Congratulations: The Devils won their first game against the Colorado Avalanche in their state since March 2008. While there were years where there was no game in Denver, that’s a long stretch to snap.
Question Answered: In the gamethread, user Mister Abigail, asked the following:
Wonder to what extent, if at all, the Denver altitude contributes to the Avs’ fine home record. Have to research if their dreadful 2016-17 season also featured a stronger home than away record.
Here’s the answer: Yes, but it still wasn’t good. The Avs’ home record last season was 12-23-6. On the road, they were 9-30-2. Both records were the worst in the league relative to other home and road standings.
I do not know if the altitude was a factor tonight. The Devils came into this game well rested and even though they struggled mightily in the second period, they put in a more resolute effort in the third period. Plenty of Devils had pushed for one-on-one shots or partial breakaways and two times the Devils negated an icing call - most notably Gibbons towards the end of the game.
Will Santini Play Tomorrow After Being a Healthy Scratch Tonight?: Maybe? Ben Lovejoy was not so great but he also was not so bad either. He’s not going to come in for Severson (who did mostly well) or Vatanen. We’ll see.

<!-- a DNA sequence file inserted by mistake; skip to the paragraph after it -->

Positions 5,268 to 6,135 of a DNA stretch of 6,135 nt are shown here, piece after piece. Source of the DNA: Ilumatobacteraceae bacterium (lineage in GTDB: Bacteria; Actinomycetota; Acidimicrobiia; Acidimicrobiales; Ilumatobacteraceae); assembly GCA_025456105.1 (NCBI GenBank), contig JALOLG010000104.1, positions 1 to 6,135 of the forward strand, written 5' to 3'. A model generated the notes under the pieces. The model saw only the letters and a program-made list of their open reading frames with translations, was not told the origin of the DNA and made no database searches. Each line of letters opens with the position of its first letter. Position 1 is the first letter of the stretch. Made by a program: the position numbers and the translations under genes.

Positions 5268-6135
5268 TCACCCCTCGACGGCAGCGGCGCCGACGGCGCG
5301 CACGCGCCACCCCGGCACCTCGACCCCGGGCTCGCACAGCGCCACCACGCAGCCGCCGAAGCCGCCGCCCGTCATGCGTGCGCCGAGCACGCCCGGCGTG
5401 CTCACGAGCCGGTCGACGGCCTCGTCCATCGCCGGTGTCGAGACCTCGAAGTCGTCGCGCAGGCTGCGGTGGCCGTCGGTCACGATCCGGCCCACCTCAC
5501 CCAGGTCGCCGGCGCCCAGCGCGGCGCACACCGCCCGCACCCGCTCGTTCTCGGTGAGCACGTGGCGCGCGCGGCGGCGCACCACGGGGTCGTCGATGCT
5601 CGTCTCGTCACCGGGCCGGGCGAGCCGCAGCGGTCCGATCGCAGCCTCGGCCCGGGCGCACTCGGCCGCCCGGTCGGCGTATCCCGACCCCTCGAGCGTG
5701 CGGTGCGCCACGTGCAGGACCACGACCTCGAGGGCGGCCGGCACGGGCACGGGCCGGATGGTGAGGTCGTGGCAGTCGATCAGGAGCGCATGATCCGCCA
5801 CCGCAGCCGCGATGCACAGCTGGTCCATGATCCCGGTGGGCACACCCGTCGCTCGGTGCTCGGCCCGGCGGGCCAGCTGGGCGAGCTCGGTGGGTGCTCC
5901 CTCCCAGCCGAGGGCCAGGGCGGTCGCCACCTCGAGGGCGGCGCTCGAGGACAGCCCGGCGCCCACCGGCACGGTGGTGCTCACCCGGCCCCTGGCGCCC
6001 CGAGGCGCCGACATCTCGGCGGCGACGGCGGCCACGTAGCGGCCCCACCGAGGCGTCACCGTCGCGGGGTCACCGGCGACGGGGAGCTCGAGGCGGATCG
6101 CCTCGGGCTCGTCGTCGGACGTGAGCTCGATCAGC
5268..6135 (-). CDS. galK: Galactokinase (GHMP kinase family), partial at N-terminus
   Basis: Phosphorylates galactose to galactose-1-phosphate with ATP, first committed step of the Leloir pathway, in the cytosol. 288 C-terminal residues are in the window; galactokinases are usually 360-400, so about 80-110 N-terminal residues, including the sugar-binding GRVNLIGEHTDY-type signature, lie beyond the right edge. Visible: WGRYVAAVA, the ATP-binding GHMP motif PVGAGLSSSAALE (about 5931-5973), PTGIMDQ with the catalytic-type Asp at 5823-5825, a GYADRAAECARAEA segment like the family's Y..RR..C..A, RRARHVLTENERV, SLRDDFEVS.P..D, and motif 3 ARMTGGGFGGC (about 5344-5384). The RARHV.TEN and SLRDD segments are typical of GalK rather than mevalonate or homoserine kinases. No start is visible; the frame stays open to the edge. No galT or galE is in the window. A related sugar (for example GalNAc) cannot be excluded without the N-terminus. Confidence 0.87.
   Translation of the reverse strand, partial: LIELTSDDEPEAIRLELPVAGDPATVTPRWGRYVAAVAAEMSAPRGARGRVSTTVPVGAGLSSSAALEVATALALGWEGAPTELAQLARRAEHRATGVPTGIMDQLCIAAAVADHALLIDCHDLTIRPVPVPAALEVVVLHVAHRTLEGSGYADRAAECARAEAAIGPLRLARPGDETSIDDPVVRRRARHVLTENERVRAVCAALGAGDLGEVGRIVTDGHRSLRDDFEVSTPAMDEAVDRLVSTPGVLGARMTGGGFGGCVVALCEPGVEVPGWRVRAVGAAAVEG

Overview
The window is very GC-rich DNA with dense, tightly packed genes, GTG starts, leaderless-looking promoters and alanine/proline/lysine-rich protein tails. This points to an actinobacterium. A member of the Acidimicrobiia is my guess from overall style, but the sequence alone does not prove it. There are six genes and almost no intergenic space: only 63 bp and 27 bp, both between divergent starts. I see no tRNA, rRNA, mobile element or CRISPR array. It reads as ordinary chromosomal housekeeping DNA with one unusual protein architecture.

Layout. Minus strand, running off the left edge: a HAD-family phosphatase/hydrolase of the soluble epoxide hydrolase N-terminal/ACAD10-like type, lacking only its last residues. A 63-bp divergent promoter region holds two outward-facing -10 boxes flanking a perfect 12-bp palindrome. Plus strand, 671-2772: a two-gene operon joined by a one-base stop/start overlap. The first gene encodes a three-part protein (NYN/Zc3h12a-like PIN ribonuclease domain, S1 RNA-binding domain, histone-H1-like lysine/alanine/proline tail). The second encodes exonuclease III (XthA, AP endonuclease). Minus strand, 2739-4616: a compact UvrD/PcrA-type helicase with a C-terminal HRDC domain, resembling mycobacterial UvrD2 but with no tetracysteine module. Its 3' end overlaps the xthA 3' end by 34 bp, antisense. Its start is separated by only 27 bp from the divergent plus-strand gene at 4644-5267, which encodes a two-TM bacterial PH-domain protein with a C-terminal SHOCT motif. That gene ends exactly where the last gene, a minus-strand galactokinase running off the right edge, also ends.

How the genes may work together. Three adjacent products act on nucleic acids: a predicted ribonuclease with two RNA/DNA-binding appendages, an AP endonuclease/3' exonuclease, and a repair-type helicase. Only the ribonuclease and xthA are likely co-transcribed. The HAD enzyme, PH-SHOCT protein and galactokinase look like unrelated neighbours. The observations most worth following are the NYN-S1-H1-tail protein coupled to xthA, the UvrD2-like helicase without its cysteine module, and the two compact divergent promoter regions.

One Last Thought: I can appreciate the refs making the calls that they did tonight. There really weren’t any bad calls that were made. That said, they missed a really obvious high-stick by Anton Lindholm on Nico Hischier early in the third period. Fortunately, Hischier was not cut or significantly worse for wear. But it was odd that other calls were appropriately made but that one was missed.
Your Take: The Devils won 2-1 in regulation. They cannot enjoy it too much as they will play in Arizona on Saturday night. What did you take away from this win? What did you think of the play of Vatanen and Johansson tonight? Who impressed you and who failed to impress you? What should the Devils learn from this game that they can apply in their next game? Please leave your answers and other thoughts about this win in the comments.
Thanks to Ryan for the game preview. Thanks to everyone who commented in the Gamethread and/or followed along on Twitter with @AAtJerseyBlog. Thank you for reading.